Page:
Roger D. Fisher ’43, LL.B. ’ 48, co-author of the perennial best-selling book “Getting to Yes” and the Williston Professor of Law Emeritus at Harvard University, died Aug. 25 in Hanover, N.H. He was 90 years old.Fisher was a pioneer in the field of international law and negotiation and the co-founder of the Harvard Negotiation Project. A professor at Harvard Law School for more than four decades, Fisher established negotiation and conflict resolution as a single field deserving academic study and devoted his career to challenging students and colleagues alike to explore alternative methods of dispute resolution.Harvard Law School Dean Martha Minow said: “Harvard Law School has been profoundly privileged to count Roger Fisher as a treasured colleague, teacher, and leader; the countless problems he solved, lives he changed, and negotiations he led or inspired are an awe-inspiring legacy.”Through analysis and writing, Fisher’s work laid the foundation on which much of the field of negotiation and conflict resolution has been based. His best-selling book, “Getting to Yes: Negotiating Without Giving In” (co-authored with William Ury in 1981), has been translated into 23 languages and has sold more than 3 million copies worldwide. Prior to the publication of “Getting to Yes,” there were almost no regular courses in negotiation taught at academic institutions. Now there are hundreds, if not thousands, of courses devoted to negotiation.“Through his writings and teaching, Roger Fisher’s seminal contributions literally changed the way millions of people around the world approach negotiation and dispute resolution,” said HLS Professor Robert Mnookin ’68, chair of the Program on Negotiation at Harvard Law School and director of the Harvard Negotiation Research Project (HNP). “He taught that conflict is not simply a ‘zero-sum’ game in which a fixed pie is simply divided through haggling or threats. Instead, he showed how by exploring underlying interests and being imaginative, parties could often expand the pie and create value.”In 1979, Fisher co-founded the Harvard Negotiation Project with Ury and Bruce Patton ’84, serving as the director. HNP’s mission is “to improve the theory and practice of conflict resolution and negotiation by working on real-world conflict intervention, theory building, education and training, and writing and disseminating new ideas.”Patton, who co-wrote the 1991 edition of “Getting to Yes” and is a Distinguished Fellow of the Harvard Negotiation Project, said Fisher’s legacy was much broader than his work on negotiation. “Roger sought to build a systematic toolbox for analyzing and diagnosing the causes of any disliked situation and finding practical, effective ways to move it toward a preferred state. Like a hard scientist, Roger believed that one could not build such tools (or teach them effectively) without being able to test and refine them in the crucible of practice.”According to Patton, Fisher’s efforts contributed directly and materially to multiple steps toward peace in the Middle East, including Sadat’s trip to Jerusalem, and the Camp David summit that led to an Israeli-Egyptian peace treaty; peace in Central America and especially in El Salvador; the resolution of the longest-running war in the Western Hemisphere between Ecuador and Peru; the breakthrough that enabled resolution of the Iranian hostage conflict in 1980; a fundamental reshaping of the U.S.-Soviet relationship; and the negotiations and constitutional process that led to the end of apartheid in South Africa. (Read the full text of Pattons’ tribute here.) Fisher is also recognized as the intellectual father of the “West Point Negotiation Project,” which has trained Army officers and cadets to recognize conflicts and apply the tools of principled negotiation in both peace and war.Ury, a mediator for more than 30 years, said Fisher had a tremendous influence on students and colleagues. Ury said his own future was shaped by a seminal phone call from Fisher in 1977. As a graduate student in social anthropology, Ury received a call from Fisher praising Ury on his research paper, which proposed an anthropological study of the Middle East peace negotiations. Fisher told Ury that he liked his paper so much he sent it to the assistant secretary of state for the Middle East, and wanted Ury to work with him.“I was stunned. Never had I expected a professor to call me up, let alone invite me to collaborate, or see one of my ideas offered up for practical application,” said Ury. “Roger introduced me to the field of negotiation, taught and mentored me, and shaped my career more than anyone. It would be impossible for me to imagine my work without the inspiration and influence of Roger Fisher.“Robert C. Bordone ’97, the Thaddeus R. Beal Clinical Professor of Law and the director of the Harvard Negotiation and Mediation Clinical Program, said: “Roger was a master at the art of perspective-taking, of understanding how deep human needs — to be heard, valued, respected, autonomous, and safe — when unmet or trampled upon, become seeds of evil and violence, seeds that can cause us to vilify each other, and that motivate us to see the world in stark black-and-white terms. For Roger, the purpose of perspective-taking was never to excuse or justify evil. Rather, it was a way to discover new approaches to diplomacy, to influence and to understanding.”During World War II, Fisher served in the U.S. Army Air Force in the North Atlantic and Pacific theaters as a weather reconnaissance observer. After discovering that his college roommate and two of his best friends were killed in the war, he dedicated most of his life to finding a better way to deal with the kind of differences that produce war.Fifty years after his graduation from Harvard College in 1943, Fisher wrote for his Class Report: “Since our freshman year, beginning in the fall of 1939 with World War II, the primary focus of my interest has been how the world copes with its conflicting values, perceptions, wants, and needs. After losing my roommate and some of my best friends in war, I knew we had to find a better way for people to deal with their differences.”After graduating from Harvard Law School in 1948, Fisher passed up a clerkship for Chief Judge Learned Hand of the United States Court of Appeals for the Second Circuit to move to Paris, where he worked on the Marshall Plan under W. Averell Harriman until 1949.After returning to the United States, Fisher worked for the Washington, D.C., law firm Covington & Burling from 1950 to 1956, with most of his work dealing with international issues. From 1956 to 1958, he served as an assistant to the U.S. solicitor general in the Department of Justice. In 1957, Fisher argued for the United States in Roth v. United States, a landmark obscenity case, and won.Fisher joined the Harvard Law School faculty in 1958 and became a full professor of law in 1960. In 1976, he became the Samuel Williston Professor of Law. In 1992, he was named a professor emeritus. He also taught at the Harvard Kennedy School of Government, the London School of Economics, the Naval War College, Air War College, and the NATO Defense College.During the 1960s, he served as a consultant to John McNaughton, assistant U.S. secretary of defense for international security affairs. Some of his suggestions for ways to end U.S. involvement in Vietnam are documented in “The Pentagon Papers.” Fisher went on to publish a critique of U.S. policy failures in Vietnam in his 1969 book “International Conflict for Beginners.”A strong advocate for using the medium of television as a means to disseminate both legal issues and current events to a broader audience, Fisher proposed the Peabody Award-winning television program “The Advocates” in 1969. The program focused on “stimulating public participation, and understanding, by focusing on realistic choices that must be made in the future, by having both sides of the question presented, and by demonstrating the interest that public officials have in both reasoned arguments and the views of their constituents.” Fisher served as executive producer from 1969 to 1974, and then again from 1978 to1979.In 1970, in connection with a segment of “The Advocates,” Fisher became the last Westerner to interview President Nasser of Egypt, and his questions elicited from Nasser an unexpected willingness to accept a ceasefire with Israel in the “war of attrition” then raging along the Suez Canal. Fisher brought the interview to the attention of Undersecretary of State Elliot Richardson ’47 and thus helped stimulate what became known as the Rogers Plan (named for Nixon’s Secretary of State William Pierce Rogers), which ultimately produced a ceasefire.Through the consulting firms of Conflict Management Inc. and Vantage Partners, and with the nonprofit Conflict Management Group (now part of Mercy Corps), which he co-founded, Fisher taught and advised corporate executives, labor leaders, attorneys, diplomats, and military and government officials on settlement and negotiation strategy.This past April, Fisher was honored for his contributions to Harvard Law School and the field of negotiation with a celebration of his career there. The event also marked the opening of his papers in the Harvard Law School Library’s Historical and Special Collections. The papers, spanning 60 years of Fisher’s career as a lawyer and an academic, include such diverse materials as notes related to his books, as well as his work on the television series “The Advocates.”(See Fisher’s complete bibliography here.)For 62 years, Fisher was married to Caroline McMurtrie Speer, who died in 2010. He is survived by his two sons, Elliott S. Fisher (Harvard College ’74, Harvard Medical School, M.D. ’81, University of Washington, M.P.H. ’85), professor of medicine and director for population health and policy at The Dartmouth Institute; and Peter R. Fisher (Harvard College ’80, Harvard Law School, J.D. ’85), who worked for the Federal Reserve Bank of New York and as undersecretary of the treasury, and is now senior managing director of BlackRock. He is also survived by two brothers, John V. Fisher (Harvard College, S.B. ’42) and Francis D. Fisher (Harvard College, A.B. ’47, Harvard Law School, J.D. ’51), and five grandchildren.In 2002, at a celebration in honor of Fisher’s 80th birthday at Harvard, the late economist John Kenneth Galbraith said of his friend and colleague: “Whenever I thought, ‘Someone should do something about this,’ it eased my conscience to learn that Roger was already working on it.”A memorial service honoring Fisher’s life, work, and memory will be held on Oct. 27 at 11 a.m. in Appleton Chapel at the Memorial Church in Harvard Yard.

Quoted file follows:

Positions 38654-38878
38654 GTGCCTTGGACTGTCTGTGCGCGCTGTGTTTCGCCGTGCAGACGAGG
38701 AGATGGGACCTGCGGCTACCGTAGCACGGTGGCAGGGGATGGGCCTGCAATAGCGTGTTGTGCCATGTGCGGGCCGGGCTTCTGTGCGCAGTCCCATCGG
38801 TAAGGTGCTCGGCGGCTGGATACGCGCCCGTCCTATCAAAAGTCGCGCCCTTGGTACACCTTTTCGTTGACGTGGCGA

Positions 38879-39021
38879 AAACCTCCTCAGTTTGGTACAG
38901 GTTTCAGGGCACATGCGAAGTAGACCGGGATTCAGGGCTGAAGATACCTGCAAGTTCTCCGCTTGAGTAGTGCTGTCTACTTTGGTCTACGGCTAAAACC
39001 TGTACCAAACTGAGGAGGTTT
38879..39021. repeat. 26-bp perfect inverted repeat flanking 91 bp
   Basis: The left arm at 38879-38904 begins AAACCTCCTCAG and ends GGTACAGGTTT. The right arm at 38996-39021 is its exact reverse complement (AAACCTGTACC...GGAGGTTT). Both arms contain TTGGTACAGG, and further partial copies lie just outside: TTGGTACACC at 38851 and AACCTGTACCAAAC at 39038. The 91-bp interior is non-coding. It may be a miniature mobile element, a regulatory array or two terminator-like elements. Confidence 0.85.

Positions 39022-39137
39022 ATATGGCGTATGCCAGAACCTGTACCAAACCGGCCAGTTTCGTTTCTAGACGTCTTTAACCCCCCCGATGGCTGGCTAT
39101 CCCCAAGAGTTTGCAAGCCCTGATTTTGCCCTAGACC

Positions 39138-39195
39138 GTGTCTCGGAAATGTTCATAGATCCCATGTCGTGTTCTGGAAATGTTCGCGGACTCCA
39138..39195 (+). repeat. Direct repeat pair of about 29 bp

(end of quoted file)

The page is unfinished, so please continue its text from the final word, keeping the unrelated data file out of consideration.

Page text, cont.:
Senior forward and tri-captain Blake Geoffrion netted two goals in the third-ranked Badgers\’ 3-3 tie with No. 1 Denver at the Kohl Center.[/media-credit]All it took was one goal Friday night for the third-ranked Badgers to get going.Unfortunately for head coach Mike Eaves’ squad, however, the momentum they built over a four-minute stretch in the third period did not prove to be enough as Wisconsin skated to a 3-3 tie with No. 1 Denver at the Kohl Center.Still, the tie was a positive result for Eaves and the Badgers.“I think the result was what you might expect from two top college teams in the hockey world,” Eaves said. “It was an interesting game. I thought that we came out and played pretty well. … It was fun to see us get the momentum going a little bit.”For the first 45 minutes, though, the game was all Denver.After both teams went scoreless for more than 16 minutes, Pioneers forward Joe Colborne netted a power play goal to give DU the 1-0 lead. They would maintain that lead for the next 25-plus minutes before extending it to 2-0 less than two minutes into the third period.At that point, UW appeared to be headed for a disappointing home loss to the nation’s top team. Just three minutes later, however, the game completely turned around.At the 4:31 mark of the period, senior forward and tri-captain Blake Geoffrion tipped in a strong wrist shot from fellow senior Michael Davies to cut the margin in half and ignite the announced crowd of 12,603.When the puck hit the net, it was clear the game was far from over.“After their first goal, the building started rocking again,” DU forward Anthony Maiani said. “You knew they were going to get momentum going and it’s a tough thing to do. … It was tough, they took us right out of it.”Not only did Geoffrion’s 16th goal of the season get the Badgers on the board, it also broke DU goalie Marc Cheverie’s shutout streak of more than 180 minutes against UW.Once that happened, Wisconsin knew it could score on the Nova Scotia native.“I think it was good for our confidence,” Geoffrion said. “It was just good to finally see a puck get by.”Wisconsin’s second goal came less than three minutes later at the 7:15 mark when Davies put in his own goal this time, on a pass behind Cheverie, who left the net wide open on his right side.Davies’ goal tied it up and the cardinal and red clad crowd erupted. Less than 90 seconds later, they would have even more to cheer for.At the 8:43 mark, Geoffrion struck again, thanks in large part to an excellent feed from the left side by sophomore forward Jordy Murray. When Geoffrion netted the goal to put UW ahead 3-2, the noise was deafening in the Kohl Center.According to Cheverie, the Pioneers seemed to let up after taking the 2-0 lead early in the third.“That’s our story all year long, we let up,” he said. “We sat back and you know, you can’t do that at this level, especially on the road against a team like Wisconsin. They’re going to make you pay if you do that.”Yet, the game’s fifth goal was still far from the end.A little more than nine minutes later, Denver tied things up with a goal from Maiani, which eventually sent the game into overtime.Both teams had plenty of chances to score in the game’s final two minutes of regulation and the overtime period, but the goalies for the Badgers and Pioneers stepped up to end it 3-3.While both Wisconsin and Denver may be a bit fortunate to get the tie in their own ways, it was still a bittersweet feeling.“You never feel good about a tie,” Cheverie said. “But we were lucky to get back in that game.”